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Warbux that sucks man! Good job acting quickly to minimize damage. Hope your pack is OK and Arrma does you right in replacements. I really hope this was an isolated incident too. As painful as your video is, appreciate you sharing it.
Wow, sorry too see. haven't seen any fire incidents with these things in a while. Arrma should make good on that, Im sure. Glad you were able to get it put out quick
I think i did very well and reacted quickly. I was unable to put the fire out so my first reaction was go for the battery. The video is only one minute long and part of it the truck was still running and i inspected the damage...
What should you do incase of a fire like this
Whats the safest way to do it?
Im pretty sure arrma will help you out with it
Sorry you had that fire...glad to see you got it put out. Thanks for sharing it with us and I hope you get it all taken care of. Check your battery....make sure the cells are all ok. Although this all sucks...that was a pretty cool video. It's a hard fire to put out because of the body and the pins...maybe we should all keep bottled water on hand and just lift up the front end and dump the water inside the vehicle ???? IDK....glad you made us more aware. Great post.

What should you do incase of a fire like this
Whats the safest way to do it?
Im pretty sure arrma will help you out with it

By the looks of your Avatar ARRMAgeddon......Your RC is smoking. LOL
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Hope you are ok mate, thats the main thing. Plain bad luck, first i see, and propably the last.

Hmm. No, it's not the first reported fire in an ARRMA vehicle.

That user who posted that hasn't been seen for over half a year. My only hope is he woke up and stopped using the offending product, and that his absence is not because he's been injured by the product, or put under a NDA by ARRMA.

I think we should all be asking questions from the manufacturer(s). Why or how did this happen? Is there a specific set of circumstances that make this more likely to happen? And I don't mean in an angry, or entitled way, although it might be hard not to feel that way. Can we stop it happening?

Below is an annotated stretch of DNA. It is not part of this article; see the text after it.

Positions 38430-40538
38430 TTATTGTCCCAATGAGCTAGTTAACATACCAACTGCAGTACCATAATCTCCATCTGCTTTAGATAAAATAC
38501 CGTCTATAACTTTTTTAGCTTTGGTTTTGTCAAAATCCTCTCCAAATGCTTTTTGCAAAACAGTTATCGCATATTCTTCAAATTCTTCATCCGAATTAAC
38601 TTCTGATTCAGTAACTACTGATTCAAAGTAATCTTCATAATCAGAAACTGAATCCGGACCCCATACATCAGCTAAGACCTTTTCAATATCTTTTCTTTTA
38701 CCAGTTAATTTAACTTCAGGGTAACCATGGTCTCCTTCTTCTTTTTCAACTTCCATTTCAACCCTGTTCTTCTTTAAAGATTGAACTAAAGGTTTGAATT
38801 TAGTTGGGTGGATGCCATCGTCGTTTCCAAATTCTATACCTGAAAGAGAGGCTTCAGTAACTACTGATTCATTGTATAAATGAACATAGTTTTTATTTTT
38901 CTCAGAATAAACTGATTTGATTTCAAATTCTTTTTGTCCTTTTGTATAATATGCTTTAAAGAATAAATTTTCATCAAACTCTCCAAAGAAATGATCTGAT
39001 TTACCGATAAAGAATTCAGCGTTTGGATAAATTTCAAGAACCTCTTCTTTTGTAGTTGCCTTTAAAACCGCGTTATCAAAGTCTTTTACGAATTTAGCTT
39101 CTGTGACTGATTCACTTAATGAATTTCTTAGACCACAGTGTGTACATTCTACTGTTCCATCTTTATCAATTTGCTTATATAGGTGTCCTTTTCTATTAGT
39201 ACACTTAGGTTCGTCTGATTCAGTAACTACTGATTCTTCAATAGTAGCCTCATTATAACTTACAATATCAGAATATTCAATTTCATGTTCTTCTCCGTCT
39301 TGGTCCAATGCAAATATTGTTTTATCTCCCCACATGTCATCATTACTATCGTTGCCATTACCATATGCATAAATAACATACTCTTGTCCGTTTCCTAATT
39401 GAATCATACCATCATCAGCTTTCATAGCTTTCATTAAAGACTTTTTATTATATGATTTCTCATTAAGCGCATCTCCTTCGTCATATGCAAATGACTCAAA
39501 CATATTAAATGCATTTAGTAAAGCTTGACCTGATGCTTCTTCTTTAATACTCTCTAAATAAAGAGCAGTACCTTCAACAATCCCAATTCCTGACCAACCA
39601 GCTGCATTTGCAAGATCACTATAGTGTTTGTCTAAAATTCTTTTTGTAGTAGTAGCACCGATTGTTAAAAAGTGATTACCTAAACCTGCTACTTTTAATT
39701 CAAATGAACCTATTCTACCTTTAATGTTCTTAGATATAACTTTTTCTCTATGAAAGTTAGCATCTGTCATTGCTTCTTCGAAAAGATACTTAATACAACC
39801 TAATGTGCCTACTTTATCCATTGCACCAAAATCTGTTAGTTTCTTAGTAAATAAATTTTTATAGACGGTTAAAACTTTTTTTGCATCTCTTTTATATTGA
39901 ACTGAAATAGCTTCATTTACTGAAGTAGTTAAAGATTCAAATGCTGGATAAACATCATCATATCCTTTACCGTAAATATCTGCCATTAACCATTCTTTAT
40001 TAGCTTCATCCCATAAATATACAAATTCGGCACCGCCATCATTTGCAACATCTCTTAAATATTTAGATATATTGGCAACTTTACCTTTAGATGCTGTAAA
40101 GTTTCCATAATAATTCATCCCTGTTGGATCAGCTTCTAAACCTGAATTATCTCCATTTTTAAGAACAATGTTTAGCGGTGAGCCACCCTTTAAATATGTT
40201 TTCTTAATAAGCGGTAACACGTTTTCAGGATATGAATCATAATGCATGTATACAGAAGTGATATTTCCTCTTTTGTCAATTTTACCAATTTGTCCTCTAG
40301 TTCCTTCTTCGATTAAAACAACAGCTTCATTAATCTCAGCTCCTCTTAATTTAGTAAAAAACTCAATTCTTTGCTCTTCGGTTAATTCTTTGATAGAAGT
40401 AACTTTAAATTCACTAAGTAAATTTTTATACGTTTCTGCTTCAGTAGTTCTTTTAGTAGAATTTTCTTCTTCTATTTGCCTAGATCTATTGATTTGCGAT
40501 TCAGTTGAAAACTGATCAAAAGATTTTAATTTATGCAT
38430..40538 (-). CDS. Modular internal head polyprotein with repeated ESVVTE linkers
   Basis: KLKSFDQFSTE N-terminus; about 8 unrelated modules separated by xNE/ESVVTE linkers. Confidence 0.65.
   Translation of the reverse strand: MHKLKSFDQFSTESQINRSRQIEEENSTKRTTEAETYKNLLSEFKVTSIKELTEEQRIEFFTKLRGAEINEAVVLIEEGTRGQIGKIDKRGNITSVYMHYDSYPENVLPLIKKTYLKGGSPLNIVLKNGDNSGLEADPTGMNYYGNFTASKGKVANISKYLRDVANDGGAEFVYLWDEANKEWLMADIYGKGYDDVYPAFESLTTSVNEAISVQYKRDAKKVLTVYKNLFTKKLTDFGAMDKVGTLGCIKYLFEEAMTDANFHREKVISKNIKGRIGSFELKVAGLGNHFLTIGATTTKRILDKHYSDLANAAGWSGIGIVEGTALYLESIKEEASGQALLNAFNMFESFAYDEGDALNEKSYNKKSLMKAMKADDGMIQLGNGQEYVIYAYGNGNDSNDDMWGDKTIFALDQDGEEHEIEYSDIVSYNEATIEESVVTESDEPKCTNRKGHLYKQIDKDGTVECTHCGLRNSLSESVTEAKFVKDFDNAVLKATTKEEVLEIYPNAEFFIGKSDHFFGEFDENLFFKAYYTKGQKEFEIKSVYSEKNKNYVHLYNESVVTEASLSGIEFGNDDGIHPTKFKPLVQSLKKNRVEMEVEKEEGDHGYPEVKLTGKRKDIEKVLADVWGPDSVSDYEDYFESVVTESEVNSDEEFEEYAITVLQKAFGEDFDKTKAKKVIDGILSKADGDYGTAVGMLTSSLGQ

Personally I'm surprised it happened to warbux, abut more so some of the responses to his video.

Electronic failure is one thing, but fizzing out, smoking up and getting ALIGHT ON FIRE!?
Is a free ESC replacement under warranty the only thing that matters?
Why are we willing to accept a replacement product, and play Russian roulette again?
Albert Einstein said the definition of insanity is doing something over and over again and expecting a different result.

Are we really willing to accept the risk of injury and/or property damage the next time we run the vehicle? I can see we're all fans/enthusiasts of ARRMA products, but I don't think "respect(ing) these things" is going to prevent a fire. It also looks like warbux was being very safe (running new 4S batteries (not 6S), above 35C as recommended by ARRMA? It also doesn't look like he did anything to provoke the fire. I'm glad warbux wasn't hurt. But his kick reflex was a fight or flight reaction to perceived immediate danger.

Or are we putting our collective heads in the sand and hoping that it was bad luck- hopefully it doesn't happen to us?

Where there's smoke there's fire. And this has proven to be so. I've read or heard that some (experienced) hobbyists have even replaced the stock electronics in their vehicles with something else to avoid potential failure. Maybe by the 3rd burnt ESC, you've become desensitised to the potential fire, now growing impatient waiting for replacements products, and just to drive again.

But to the ARRMA apologists- sorry but the only thing that's going to stop this problem occurring is a real engineering solution, not a replacement uniy. It is apparent to me that the issue with the 1/8th scale ESCs has not been solved- you can call it a BLX185, but where's the evidence it's doesn't fail catastrophically? Yes, ARRMA has shown they have good PR by honouring warranty replacements. But they have failed to show their technical leadership on the fundamental engineering, which is fixing the problem.

Look, I like to have fun as much as the next guy. And I understand risk-there's an element of risk to everything, from crossing the street to boarding a plane. But I'm not talking about a snapped wing mount, or a broken shock body causing inconvenience or lost playtime. When playing with these cars what are the chances of the vehicle becoming uncontrollable because of faulty ESC, or catching fire from a burnt ESC? Some of us aren't able bodied like warbux who can respond immediately. Some of us may have adolescent children driving these toys. If we know the risks, we can make decisions about what to do about it. (Knowing what we now know about lipos, would you still charge your lipo overnight it unattended or without a lipo sack?)